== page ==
With advancements in aesthetic medicine, breast augmentation has become a popular plastic surgery worldwide, typically performed using either fine-needle injection or silicone implants. Both carry complication risks from rupture over time. In this study, we aimed to reduce misjudgments and increase diagnostic value by developing an MRI technique that can produce water-and silicone-specific images from MRI scans of phantoms (Natrelle® saline-filled breast implants) and human bodies. Pig oil, soybean oil, and normal saline were used to simulate human breast tissue, and two common types of breast implants, saline bags, and silicone bags, were selected as well, resulting in five materials scanned. Six pulse sequences were applied: T1W fast spin echo (FSE), T1W SPGR/60, T2W, T2W fat-saturation, STIR, and STIR water-saturation. Human body scans were additionally investigated using 3D SPGR fat-saturation dynamic contrast enhancement. Results show that the best way to enhance tissue contrast in images of silicone implants is to apply STIR combined with water suppression, and the best way to enhance saline bag implants is to apply T2W fat-saturation combined with fat suppression. Both offered very high sensitivity and specificity, rendering this method especially useful for distinguishing normal mammary glands from siliconoma.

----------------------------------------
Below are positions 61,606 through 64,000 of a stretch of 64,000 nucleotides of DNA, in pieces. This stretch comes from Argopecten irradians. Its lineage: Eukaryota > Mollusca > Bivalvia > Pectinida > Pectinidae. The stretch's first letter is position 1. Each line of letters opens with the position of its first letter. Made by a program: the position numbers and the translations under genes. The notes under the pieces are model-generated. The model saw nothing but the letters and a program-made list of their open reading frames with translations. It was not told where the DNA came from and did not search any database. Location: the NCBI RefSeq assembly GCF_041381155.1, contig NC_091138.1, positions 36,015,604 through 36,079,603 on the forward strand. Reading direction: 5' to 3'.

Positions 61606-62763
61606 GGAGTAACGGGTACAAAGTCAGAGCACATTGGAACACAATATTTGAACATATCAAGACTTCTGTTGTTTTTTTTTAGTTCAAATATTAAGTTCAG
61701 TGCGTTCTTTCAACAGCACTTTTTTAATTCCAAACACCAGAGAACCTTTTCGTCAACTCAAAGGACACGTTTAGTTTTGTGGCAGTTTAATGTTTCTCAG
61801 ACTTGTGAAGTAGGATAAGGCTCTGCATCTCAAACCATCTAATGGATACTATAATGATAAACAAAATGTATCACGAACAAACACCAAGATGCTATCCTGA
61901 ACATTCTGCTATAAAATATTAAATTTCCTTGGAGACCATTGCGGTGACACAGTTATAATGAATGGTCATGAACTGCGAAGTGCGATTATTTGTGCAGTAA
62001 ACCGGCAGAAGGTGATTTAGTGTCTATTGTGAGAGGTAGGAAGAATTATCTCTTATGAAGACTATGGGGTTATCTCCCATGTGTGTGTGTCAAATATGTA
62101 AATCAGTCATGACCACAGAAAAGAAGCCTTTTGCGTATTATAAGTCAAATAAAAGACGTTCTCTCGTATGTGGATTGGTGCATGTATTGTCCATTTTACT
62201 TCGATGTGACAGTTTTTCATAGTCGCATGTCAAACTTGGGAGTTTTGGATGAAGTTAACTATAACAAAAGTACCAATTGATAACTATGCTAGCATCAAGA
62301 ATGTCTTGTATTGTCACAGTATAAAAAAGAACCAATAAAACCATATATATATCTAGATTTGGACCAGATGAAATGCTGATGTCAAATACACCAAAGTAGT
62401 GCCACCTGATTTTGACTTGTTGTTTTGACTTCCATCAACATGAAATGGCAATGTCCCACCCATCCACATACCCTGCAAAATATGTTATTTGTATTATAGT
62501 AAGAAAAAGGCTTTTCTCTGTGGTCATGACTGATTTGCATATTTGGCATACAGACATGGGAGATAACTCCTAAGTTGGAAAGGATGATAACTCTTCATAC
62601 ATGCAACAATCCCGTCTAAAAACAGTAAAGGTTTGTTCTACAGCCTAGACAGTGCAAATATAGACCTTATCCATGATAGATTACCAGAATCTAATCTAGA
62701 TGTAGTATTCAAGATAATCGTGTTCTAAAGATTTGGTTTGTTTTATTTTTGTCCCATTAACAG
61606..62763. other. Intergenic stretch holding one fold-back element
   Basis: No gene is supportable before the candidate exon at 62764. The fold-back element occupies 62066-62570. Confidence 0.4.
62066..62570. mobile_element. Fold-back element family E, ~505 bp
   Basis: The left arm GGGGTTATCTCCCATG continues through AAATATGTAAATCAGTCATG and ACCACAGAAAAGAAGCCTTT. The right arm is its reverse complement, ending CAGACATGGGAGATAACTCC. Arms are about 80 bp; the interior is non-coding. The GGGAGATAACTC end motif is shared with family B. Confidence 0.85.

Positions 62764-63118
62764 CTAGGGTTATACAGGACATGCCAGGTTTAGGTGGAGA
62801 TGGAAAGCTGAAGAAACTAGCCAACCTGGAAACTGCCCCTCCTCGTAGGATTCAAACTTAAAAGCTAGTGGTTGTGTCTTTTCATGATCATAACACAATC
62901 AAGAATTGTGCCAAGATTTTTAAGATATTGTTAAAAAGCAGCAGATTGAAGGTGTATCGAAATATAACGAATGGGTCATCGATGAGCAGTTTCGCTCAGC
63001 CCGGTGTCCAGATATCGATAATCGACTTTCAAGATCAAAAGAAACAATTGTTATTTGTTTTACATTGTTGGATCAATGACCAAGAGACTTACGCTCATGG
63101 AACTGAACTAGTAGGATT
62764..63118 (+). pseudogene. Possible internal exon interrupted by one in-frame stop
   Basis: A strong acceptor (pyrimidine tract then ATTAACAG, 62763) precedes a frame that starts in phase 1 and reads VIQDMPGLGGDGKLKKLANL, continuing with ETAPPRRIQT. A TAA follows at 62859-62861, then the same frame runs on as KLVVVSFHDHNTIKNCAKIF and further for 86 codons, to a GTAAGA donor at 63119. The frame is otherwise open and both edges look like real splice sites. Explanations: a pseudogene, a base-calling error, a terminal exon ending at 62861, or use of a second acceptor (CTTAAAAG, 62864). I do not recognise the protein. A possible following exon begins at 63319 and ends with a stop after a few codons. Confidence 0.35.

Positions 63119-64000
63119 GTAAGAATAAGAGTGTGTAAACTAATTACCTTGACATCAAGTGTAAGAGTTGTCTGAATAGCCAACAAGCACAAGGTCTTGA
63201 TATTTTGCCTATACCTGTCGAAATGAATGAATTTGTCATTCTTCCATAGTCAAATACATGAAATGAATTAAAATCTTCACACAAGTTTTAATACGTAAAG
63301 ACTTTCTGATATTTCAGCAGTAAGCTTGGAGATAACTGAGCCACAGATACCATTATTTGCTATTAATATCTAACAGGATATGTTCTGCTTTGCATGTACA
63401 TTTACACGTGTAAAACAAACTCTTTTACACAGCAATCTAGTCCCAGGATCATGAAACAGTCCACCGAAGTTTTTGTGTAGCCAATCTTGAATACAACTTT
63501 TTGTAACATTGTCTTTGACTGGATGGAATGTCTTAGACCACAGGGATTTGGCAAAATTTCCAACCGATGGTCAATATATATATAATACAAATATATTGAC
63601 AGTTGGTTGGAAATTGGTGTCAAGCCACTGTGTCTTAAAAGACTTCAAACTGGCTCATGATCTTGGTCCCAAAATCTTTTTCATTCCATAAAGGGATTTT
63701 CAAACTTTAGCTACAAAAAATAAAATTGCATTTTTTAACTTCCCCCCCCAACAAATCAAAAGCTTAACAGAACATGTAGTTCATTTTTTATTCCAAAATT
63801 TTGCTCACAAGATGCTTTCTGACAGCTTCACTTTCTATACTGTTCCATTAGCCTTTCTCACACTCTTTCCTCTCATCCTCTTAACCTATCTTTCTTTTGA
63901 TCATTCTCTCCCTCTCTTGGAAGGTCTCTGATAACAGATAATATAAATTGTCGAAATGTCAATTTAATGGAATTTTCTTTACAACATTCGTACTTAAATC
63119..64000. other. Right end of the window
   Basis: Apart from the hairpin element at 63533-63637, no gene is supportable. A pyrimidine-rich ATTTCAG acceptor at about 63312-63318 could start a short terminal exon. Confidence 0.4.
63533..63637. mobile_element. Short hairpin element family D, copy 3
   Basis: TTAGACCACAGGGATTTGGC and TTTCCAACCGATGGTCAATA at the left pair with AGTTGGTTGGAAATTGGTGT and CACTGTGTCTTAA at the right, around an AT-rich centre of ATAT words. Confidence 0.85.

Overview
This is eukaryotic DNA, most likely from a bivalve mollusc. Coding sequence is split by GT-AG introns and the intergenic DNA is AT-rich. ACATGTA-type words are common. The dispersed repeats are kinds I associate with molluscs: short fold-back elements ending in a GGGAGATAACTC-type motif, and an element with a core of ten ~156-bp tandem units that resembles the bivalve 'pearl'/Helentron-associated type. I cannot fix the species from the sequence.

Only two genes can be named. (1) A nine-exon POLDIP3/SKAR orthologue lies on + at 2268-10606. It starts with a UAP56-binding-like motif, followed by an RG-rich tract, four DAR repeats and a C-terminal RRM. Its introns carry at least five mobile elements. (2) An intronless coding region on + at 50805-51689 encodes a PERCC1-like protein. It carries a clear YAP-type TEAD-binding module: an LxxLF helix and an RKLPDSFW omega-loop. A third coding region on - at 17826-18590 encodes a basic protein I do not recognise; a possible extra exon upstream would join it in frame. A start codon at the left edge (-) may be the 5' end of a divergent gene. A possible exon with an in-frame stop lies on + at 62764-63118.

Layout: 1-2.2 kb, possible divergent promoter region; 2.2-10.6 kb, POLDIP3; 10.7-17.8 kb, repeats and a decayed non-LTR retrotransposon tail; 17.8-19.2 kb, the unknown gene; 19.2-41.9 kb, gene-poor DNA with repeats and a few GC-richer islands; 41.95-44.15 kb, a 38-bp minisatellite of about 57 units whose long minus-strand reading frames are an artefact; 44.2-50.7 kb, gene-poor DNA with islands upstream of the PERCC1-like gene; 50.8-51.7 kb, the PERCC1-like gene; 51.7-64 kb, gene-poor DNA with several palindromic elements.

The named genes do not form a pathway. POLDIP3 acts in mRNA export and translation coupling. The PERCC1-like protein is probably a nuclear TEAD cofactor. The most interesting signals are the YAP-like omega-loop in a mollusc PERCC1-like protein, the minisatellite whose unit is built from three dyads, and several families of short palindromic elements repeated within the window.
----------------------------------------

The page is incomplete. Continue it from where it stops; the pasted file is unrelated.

- Breast implant
- Magnetic resonance imaging
ASJC Scopus subject areas
- Materials Science(all)
- Process Chemistry and Technology
- Computer Science Applications
- Fluid Flow and Transfer Processes